1 Green Bottle

Former Royal Court writer Nick Cassenbaum’s new play, 1 Green Bottle, bets big. It promises themes of loneliness, control and “the electronic emptiness that lies behind the lens in a generation who have forgotten how to be themselves,” but these are heavy topics, and Cassenbaum struggles to deal with them in a mere 50 minutes.

The young actors play their parts enthusiastically, but it does not seem as though they are wholly confident in what they are supposed to be portraying.

Made up of a series of disjointed and non-descript sketches, 1 Green Bottle only touches on the topics at hand and, in each instance, the message is unclear. For example, in an inventive sketch using paper bags to cover the actors’ faces, the message (perhaps that what we feel ourselves and what we present to others are different) is left unexplained. The vagueness of the sketches does not make room for the complexity of the subjects they aim to discuss, and the play scarcely delves into the topics that it promises to.

It is all too abstract and too heavily reliant on the audience’s ability to swim along with a production that, despite its promises, does not provide any concrete messages. The young actors play their parts enthusiastically, but it does not seem as though they are wholly confident in what they are supposed to be portraying. Their conversations feel arbitrary and meaningless. After a while, their exchanges become repetitive; I left feeling it a shame that the young actors had not really had a chance to display their talent.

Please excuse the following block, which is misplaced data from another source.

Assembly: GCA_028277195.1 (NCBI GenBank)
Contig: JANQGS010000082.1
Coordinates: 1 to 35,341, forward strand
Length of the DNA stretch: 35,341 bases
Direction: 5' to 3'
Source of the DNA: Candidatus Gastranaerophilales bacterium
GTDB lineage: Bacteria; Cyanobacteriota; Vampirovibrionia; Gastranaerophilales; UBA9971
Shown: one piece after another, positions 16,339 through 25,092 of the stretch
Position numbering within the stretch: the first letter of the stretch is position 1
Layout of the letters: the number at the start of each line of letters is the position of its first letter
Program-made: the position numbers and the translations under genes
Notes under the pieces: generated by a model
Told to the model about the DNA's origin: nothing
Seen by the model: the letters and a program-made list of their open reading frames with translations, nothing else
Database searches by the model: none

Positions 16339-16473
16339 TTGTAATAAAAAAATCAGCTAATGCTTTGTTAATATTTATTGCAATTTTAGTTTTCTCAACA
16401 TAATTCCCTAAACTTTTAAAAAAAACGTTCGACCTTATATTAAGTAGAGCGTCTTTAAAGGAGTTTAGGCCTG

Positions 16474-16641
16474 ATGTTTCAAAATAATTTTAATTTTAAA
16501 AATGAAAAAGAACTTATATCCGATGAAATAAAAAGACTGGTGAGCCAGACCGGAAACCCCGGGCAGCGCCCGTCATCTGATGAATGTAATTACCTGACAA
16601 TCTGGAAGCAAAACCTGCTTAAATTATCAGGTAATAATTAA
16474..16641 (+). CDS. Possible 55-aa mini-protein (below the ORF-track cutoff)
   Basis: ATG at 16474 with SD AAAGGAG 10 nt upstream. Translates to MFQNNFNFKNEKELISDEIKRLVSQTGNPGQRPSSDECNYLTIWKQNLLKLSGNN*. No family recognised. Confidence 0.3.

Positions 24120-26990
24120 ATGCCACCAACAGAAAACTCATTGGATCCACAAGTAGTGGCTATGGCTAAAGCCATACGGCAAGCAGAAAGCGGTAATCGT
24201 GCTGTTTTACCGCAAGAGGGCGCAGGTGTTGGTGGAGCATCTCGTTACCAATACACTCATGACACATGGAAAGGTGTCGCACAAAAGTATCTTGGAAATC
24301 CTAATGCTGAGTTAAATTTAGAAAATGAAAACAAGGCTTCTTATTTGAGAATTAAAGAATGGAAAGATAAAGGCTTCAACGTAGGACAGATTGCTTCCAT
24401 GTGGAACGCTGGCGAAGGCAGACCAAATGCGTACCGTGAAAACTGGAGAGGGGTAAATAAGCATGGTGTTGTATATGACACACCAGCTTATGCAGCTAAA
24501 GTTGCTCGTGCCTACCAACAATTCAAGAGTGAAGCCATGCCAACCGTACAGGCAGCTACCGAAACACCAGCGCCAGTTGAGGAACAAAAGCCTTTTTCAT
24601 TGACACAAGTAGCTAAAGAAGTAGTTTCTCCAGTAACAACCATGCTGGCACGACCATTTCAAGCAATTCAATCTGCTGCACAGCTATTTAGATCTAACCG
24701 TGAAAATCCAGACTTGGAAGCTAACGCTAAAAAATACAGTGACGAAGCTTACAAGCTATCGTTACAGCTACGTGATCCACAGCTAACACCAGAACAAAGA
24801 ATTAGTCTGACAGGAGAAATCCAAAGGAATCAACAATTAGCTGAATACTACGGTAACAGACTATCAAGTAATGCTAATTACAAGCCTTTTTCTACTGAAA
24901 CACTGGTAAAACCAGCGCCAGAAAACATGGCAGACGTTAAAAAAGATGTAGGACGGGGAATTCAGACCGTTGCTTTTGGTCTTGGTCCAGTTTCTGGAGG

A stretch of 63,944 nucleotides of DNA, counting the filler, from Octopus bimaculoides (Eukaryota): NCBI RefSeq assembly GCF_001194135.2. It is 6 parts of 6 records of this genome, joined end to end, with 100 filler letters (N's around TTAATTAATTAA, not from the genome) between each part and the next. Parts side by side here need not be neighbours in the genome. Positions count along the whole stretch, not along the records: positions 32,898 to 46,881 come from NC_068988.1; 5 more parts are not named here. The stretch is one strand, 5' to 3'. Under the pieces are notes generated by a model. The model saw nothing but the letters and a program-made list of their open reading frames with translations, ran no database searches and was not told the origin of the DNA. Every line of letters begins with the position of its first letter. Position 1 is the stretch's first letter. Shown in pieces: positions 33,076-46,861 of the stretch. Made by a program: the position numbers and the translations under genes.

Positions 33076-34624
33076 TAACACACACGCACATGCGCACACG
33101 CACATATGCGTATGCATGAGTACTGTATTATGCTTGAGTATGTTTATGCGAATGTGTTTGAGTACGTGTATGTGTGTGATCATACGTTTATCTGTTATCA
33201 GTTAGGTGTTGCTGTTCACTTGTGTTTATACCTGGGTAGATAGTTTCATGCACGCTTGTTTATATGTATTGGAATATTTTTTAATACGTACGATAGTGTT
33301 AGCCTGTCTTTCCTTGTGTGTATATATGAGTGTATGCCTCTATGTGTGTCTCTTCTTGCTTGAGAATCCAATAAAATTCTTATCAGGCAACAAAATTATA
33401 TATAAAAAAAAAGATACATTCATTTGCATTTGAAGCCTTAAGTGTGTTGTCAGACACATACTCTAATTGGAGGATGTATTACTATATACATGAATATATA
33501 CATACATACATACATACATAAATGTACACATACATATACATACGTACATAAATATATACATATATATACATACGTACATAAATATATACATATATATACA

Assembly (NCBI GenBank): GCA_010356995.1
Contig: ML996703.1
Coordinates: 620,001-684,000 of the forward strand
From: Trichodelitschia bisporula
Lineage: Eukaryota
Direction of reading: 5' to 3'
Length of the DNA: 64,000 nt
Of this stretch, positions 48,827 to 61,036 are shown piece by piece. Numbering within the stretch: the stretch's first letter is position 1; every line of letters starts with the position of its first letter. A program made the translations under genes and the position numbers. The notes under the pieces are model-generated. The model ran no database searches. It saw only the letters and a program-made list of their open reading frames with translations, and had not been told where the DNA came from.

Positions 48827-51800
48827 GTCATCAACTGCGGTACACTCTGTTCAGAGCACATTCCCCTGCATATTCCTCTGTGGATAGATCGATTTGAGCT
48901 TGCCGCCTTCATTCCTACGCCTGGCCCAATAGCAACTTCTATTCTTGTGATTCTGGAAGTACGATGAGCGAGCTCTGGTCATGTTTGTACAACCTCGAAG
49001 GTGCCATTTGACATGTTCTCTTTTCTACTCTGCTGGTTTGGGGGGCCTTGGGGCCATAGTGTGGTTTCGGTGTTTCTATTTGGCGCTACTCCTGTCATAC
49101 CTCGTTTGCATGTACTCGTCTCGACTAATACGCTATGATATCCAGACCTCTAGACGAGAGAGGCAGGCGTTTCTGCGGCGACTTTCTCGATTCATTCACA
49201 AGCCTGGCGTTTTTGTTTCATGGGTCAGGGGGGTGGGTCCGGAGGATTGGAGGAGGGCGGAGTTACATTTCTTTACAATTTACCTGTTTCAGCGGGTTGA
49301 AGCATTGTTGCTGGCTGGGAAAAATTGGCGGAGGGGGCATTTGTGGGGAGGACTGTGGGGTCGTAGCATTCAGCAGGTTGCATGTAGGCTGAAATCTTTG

Reviews by Lottie Scaramanga

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Performances

Location

The Blurb

From former Royal Court Young Writer Nick Cassenbaum comes a brand new comedy about loneliness. About control. About not knowing who is next to you. About being in your own world and everyone else's at the same time. About meaningless status updates and Snapchat selfies. And about the electronic emptiness that lies behind the lens in a generation who has forgotten how to be themselves. 'Wittily trashing the youth culture that is fed to them ... perfect' (Libby Purves, Times).